According to the Michigan-based Beaumont Health, individuals with diabetes are at a higher risk for developing heart disease at a younger age and in a more severe form than those without diabetes. The Centers for Disease Control and Prevention notes that this link is due to the damage that high blood sugar causes to the vessels and nerves that control the heart. In addition, people with diabetes are more likely to have high blood pressure, too much LDL or “bad” cholesterol in their bloodstream and high triglycerides, which is a type of fat in the blood. Each of these conditions increases a person’s risk for heart disease.
Diabetes also affects the skin. In fact, the Michigan-based not-for-profit group Beaumont Health notes that a skin issue is often the first sign that a person has diabetes. That’s because diabetes damages blood vessels in the skin, leading to issues such as diabetic dermopathy. Diabetic dermopathy is characterized by brown, raised patches of skin, typically on the legs. The American Academy of Dermatology reports that, when diabetes affects the skin, this is often a sign that blood sugar levels are too high. The AAD offers a list and brief rundown of the various ways diabetes and prediabetes can affect the skin at aad.org/public/diseases/a-z/diabetes-warning-signs.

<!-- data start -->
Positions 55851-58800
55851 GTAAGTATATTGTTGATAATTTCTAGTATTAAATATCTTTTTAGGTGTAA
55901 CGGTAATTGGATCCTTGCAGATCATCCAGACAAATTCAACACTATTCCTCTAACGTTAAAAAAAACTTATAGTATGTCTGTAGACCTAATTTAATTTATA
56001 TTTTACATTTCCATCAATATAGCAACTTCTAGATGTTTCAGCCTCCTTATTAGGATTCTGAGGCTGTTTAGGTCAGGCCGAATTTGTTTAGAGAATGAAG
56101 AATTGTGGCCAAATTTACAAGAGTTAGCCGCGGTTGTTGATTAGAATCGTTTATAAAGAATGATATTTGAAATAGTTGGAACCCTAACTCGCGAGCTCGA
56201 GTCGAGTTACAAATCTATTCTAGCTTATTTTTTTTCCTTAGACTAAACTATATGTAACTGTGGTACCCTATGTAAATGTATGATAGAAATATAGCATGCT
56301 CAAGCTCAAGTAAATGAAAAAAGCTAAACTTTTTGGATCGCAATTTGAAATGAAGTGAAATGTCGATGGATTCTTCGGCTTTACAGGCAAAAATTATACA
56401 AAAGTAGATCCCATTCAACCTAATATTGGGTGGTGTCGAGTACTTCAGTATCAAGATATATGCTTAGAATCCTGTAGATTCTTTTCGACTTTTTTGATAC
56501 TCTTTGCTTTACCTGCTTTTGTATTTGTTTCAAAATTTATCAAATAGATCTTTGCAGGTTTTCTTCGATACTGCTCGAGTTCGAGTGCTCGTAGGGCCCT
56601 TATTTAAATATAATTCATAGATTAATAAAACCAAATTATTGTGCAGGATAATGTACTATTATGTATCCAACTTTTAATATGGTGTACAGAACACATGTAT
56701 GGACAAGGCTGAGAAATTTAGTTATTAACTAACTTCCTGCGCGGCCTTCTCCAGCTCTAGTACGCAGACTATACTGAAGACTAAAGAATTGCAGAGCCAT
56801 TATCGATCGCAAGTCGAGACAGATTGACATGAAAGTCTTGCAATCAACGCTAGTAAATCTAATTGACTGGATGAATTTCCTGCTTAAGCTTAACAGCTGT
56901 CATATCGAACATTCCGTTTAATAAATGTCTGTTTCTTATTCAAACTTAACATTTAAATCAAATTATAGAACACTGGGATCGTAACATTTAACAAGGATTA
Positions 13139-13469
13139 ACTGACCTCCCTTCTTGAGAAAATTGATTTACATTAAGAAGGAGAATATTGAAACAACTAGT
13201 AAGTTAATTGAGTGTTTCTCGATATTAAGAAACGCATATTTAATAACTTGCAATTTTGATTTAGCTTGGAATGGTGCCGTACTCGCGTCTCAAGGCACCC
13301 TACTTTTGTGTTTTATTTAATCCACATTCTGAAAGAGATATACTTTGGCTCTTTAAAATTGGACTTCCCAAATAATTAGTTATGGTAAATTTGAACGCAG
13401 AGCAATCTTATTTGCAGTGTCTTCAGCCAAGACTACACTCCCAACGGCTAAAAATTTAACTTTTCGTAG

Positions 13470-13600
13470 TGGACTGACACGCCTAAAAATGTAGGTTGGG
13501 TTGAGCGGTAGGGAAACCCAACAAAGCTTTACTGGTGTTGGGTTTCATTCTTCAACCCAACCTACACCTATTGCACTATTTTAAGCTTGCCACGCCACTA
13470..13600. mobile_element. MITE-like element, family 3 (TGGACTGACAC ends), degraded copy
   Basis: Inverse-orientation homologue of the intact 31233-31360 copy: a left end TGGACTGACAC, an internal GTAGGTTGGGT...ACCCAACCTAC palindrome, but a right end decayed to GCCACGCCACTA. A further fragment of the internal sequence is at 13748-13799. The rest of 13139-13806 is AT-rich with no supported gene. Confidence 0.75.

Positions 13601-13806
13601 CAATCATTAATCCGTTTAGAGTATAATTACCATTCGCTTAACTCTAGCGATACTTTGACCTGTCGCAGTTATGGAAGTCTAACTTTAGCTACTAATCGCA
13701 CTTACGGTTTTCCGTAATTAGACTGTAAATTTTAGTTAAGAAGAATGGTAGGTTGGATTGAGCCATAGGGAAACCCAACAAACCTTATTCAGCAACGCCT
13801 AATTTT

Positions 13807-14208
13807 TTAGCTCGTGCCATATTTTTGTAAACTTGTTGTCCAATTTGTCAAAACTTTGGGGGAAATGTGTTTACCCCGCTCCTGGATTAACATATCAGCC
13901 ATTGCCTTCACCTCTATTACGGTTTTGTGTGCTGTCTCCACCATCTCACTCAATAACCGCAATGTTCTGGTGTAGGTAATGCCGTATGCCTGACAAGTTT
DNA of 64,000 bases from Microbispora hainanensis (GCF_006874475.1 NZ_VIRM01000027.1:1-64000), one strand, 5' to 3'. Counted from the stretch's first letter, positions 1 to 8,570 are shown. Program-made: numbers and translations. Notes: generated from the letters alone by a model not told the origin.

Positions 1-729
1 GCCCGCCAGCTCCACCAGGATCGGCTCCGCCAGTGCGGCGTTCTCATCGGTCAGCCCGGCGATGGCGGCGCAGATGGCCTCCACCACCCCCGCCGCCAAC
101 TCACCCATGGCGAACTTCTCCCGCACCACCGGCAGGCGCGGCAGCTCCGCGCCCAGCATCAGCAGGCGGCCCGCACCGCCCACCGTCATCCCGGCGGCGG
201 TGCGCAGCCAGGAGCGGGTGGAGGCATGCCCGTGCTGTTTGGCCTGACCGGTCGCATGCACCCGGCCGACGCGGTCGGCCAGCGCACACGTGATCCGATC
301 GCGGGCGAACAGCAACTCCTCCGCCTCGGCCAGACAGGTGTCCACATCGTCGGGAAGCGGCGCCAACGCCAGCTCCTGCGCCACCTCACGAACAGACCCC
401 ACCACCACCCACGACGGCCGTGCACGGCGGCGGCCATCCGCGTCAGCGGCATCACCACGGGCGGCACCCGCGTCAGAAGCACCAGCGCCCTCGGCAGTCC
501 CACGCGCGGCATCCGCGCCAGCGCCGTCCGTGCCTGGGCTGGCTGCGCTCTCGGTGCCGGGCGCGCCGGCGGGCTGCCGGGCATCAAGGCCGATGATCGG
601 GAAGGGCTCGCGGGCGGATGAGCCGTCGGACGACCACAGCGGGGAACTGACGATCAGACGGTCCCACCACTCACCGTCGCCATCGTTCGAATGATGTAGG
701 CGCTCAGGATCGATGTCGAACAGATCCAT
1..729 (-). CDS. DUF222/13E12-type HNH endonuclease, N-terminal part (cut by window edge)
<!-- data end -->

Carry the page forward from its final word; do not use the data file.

The National Kidney Foundation¨ notes that diabetes damages small blood vessels throughout the body, including in the kidneys. When vessels in the kidneys are damaged, the kidneys cannot clean blood properly. As a result, the body retains more water and salt than it should, which produces a host of negative consequences, including weight gain and the buildup of waste materials in the blood. In addition, elevated blood sugar levels force the kidneys to work harder. Over time, all that extra work can lead to kidney failure.